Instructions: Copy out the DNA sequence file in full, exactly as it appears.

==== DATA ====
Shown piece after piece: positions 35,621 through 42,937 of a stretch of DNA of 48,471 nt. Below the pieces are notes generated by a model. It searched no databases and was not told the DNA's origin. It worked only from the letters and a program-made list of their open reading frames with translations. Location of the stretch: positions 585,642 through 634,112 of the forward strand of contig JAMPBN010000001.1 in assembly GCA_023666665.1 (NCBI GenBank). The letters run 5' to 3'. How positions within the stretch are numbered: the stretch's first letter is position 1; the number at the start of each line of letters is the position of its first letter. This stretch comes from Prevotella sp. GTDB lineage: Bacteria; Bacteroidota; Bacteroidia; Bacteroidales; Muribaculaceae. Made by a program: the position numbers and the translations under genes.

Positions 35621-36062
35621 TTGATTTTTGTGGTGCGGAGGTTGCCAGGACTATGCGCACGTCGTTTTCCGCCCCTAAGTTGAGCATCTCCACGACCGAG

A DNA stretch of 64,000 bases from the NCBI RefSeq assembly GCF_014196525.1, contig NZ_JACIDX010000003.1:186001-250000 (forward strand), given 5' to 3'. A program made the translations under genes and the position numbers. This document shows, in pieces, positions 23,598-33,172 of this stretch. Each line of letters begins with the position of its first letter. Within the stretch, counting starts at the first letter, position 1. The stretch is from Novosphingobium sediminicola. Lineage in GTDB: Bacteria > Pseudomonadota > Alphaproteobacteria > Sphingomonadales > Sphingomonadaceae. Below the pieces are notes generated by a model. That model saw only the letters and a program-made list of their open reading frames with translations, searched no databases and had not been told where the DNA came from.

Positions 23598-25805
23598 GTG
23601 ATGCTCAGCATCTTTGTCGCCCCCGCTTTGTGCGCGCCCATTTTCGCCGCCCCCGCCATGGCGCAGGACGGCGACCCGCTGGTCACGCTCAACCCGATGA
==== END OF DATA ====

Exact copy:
Shown piece after piece: positions 35,621 through 42,937 of a stretch of DNA of 48,471 nt. Below the pieces are notes generated by a model. It searched no databases and was not told the DNA's origin. It worked only from the letters and a program-made list of their open reading frames with translations. Location of the stretch: positions 585,642 through 634,112 of the forward strand of contig JAMPBN010000001.1 in assembly GCA_023666665.1 (NCBI GenBank). The letters run 5' to 3'. How positions within the stretch are numbered: the stretch's first letter is position 1; the number at the start of each line of letters is the position of its first letter. This stretch comes from Prevotella sp. GTDB lineage: Bacteria; Bacteroidota; Bacteroidia; Bacteroidales; Muribaculaceae. Made by a program: the position numbers and the translations under genes.

Positions 35621-36062
35621 TTGATTTTTGTGGTGCGGAGGTTGCCAGGACTATGCGCACGTCGTTTTCCGCCCCTAAGTTGAGCATCTCCACGACCGAG

A DNA stretch of 64,000 bases from the NCBI RefSeq assembly GCF_014196525.1, contig NZ_JACIDX010000003.1:186001-250000 (forward strand), given 5' to 3'. A program made the translations under genes and the position numbers. This document shows, in pieces, positions 23,598-33,172 of this stretch. Each line of letters begins with the position of its first letter. Within the stretch, counting starts at the first letter, position 1. The stretch is from Novosphingobium sediminicola. Lineage in GTDB: Bacteria > Pseudomonadota > Alphaproteobacteria > Sphingomonadales > Sphingomonadaceae. Below the pieces are notes generated by a model. That model saw only the letters and a program-made list of their open reading frames with translations, searched no databases and had not been told where the DNA came from.

Positions 23598-25805
23598 GTG
23601 ATGCTCAGCATCTTTGTCGCCCCCGCTTTGTGCGCGCCCATTTTCGCCGCCCCCGCCATGGCGCAGGACGGCGACCCGCTGGTCACGCTCAACCCGATGA